I was thinking, you know, in what you were sharing, Yes. Well, you know, if there’s something distracting me, then it’s in that case, your client knows how they’re right. So like, yeah, well, for your point with the whole human, we spend a lot of time at work. We spend a lot of time with our coworkers. And I remember one of my original jobs in life was waitressing. And I was waitressing so much at the time that I was there all the time, like working doubles, all other kinds of things, putting myself through college. And one of my coworkers was like, I see you more than my family, you know, And we’ve all heard that term like work husband or work life. And that’s because we’re with each other so much. We really do learn about each other.
But if we can share some of these things, you know, and we learn how to set one another up for success, I think like, you know, it’s like it’s not that anyone has to do anything to take care of Heather when she gets overwhelmed by the big plan. It’s just to know that about me so that that’s not it doesn’t cause any negative ripples.
And it’s like, okay, that’s just Heather when a big plan rolls out, you know, and then other people on your team have other things, you know, maybe they need to hear, we notice, oh, this person receives information really well in bullet form or, you know, they need me to write them a note, but also do a voice memo like we learn these different things about one another.
And I think it’s also okay, it’s actually a point of leadership to recognize what works for you and what support you might need from your team and the ways that you can set one another up for success. I think it is a good demonstration of healthy vulnerability. yeah, absolutely. You Yeah, Yeah. right. Because we do spend a lot of time at work and it’s even more, even more so. I think you can see the younger generations as they’re entering the workforce. You know, they, they want a different quality of life and they also want to have a positive impact in, you know, if I’m going to be working, you know, they’re being vocal at least I think, you know, we we you know, we’ve been in business a while. We definitely live to have that positive impact. But you can hear people vocalizing that more, right, is like, yes, we all may have to work to support ourselves, but what matters is that what I do actually matters, or that even that connection and care, I do as a customer service representative, that I’m able to take care of the people as I do. That role matters to me. And that really is, you know, I think more and more on the forefront. But it’s always been there and but I think this vulnerability connects to the people part that we teach in many ways, and that is about connecting and caring and that I care how this goes for you being like a general expression of maybe being on a healthy entrepreneurial team or creating that healthy work environment or culture and that people want the ingredient you’re in, the feeling you want to have most is as we have each other’s back and we care how this goes for one another. And I get to use my gifts and talents here and have a positive impact. I think we.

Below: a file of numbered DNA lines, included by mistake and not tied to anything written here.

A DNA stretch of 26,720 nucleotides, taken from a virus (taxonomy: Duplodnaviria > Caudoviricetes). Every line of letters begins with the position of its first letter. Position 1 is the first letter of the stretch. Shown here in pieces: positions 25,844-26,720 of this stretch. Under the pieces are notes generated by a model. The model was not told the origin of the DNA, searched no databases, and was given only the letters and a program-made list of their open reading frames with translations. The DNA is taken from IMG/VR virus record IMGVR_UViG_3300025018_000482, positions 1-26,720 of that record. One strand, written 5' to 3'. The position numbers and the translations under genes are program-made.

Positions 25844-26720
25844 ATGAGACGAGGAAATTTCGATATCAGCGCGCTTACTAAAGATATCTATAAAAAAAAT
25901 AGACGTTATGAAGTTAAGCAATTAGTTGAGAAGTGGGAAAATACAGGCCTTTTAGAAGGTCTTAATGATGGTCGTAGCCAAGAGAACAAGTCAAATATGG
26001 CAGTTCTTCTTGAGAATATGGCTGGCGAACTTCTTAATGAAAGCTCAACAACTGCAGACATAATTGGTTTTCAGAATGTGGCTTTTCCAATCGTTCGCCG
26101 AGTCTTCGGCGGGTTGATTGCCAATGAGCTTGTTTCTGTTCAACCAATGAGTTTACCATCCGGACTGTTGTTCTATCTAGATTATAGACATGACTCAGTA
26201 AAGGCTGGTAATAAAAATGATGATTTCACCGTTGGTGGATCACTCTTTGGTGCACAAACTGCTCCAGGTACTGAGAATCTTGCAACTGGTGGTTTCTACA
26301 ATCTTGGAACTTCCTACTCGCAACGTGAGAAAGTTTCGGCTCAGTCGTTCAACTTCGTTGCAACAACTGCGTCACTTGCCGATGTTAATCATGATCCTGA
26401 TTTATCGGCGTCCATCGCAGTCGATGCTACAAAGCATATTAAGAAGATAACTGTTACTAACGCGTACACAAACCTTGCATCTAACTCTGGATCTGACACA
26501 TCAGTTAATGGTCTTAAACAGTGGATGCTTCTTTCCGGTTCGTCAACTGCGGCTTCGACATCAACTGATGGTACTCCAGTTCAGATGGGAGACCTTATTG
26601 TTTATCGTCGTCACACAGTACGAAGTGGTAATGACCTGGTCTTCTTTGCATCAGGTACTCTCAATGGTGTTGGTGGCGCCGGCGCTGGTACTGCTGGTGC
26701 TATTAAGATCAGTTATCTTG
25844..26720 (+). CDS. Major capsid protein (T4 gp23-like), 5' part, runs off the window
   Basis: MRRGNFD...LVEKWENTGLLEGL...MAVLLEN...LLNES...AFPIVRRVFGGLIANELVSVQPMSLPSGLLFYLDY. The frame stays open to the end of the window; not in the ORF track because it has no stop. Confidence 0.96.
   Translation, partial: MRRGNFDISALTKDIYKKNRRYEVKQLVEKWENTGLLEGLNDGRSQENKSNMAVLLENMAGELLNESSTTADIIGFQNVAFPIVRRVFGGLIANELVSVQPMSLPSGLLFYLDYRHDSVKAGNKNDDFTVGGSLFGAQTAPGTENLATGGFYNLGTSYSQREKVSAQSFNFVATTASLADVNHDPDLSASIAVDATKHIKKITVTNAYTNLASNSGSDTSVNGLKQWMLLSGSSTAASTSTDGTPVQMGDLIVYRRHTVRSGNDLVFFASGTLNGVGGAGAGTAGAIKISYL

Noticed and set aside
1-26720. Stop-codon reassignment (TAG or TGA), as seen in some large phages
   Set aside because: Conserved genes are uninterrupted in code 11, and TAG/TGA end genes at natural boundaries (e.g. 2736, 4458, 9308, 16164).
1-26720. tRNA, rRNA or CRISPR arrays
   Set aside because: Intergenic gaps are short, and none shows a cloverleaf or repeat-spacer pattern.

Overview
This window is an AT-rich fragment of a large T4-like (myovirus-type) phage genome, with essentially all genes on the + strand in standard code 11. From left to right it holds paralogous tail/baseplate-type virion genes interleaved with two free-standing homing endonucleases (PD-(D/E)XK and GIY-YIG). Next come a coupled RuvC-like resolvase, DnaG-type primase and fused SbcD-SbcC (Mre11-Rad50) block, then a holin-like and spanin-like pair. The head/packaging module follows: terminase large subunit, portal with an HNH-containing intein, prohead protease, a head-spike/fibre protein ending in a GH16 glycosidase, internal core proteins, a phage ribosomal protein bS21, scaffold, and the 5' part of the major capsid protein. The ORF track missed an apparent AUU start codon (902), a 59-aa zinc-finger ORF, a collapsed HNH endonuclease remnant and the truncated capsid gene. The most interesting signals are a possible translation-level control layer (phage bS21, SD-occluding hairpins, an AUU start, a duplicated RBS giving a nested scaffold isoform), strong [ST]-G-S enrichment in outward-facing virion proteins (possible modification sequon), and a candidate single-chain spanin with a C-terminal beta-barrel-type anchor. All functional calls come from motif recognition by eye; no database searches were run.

Yeah, I agree. That’s good
So yeah, your topic. And I think if you are talking about the way you sing, I was like, I have often said, I think there should be a reality show. So if anybody wants to steal this idea, there should be a reality show where if, if you’re not if you’re like a terrible person, one day you get like a ticket and you have to be you have to wait tables for like a week because there are so many lessons in just like the human experience and relating and all of that in in those types of roles in that service profession. you made it all.
Yeah, Yeah. But definitely I think what we’re sharing here about the health of vulnerability to me, right, it’s a measure of success and being vulnerable will feed your success. It connects you to other people. It lets them know you and know how you can contribute. It allows them to be vulnerable with you, like your vulnerability and invites other people to share aspects of themselves. And you know, this really is at odds with any kind of leadership mentality that I think of as unhealthy, which is all about an individual and their ego or something like that.
So not not to go too far into that, but just like, you know, I think the healthiest way and the way of the current business environment we’re in, like through success comes in connecting and caring. At the same time, you go for your transformation and you make your money. You have a successful business, right? Because the scoreboard of the business, the revenue does matter. It has to work on paper.
But I think when we’re fueled by how we are helping, what is the transformation we’re providing? How is everybody on my team actually doing right now?
Like, yeah, I don’t know. And to me that’s the biggest measure of success. And right now that might just be my yardstick of success. But I’m hoping it continues to grow in popularity.
And I think that was a really good container to complete this conversation. It’s well-said.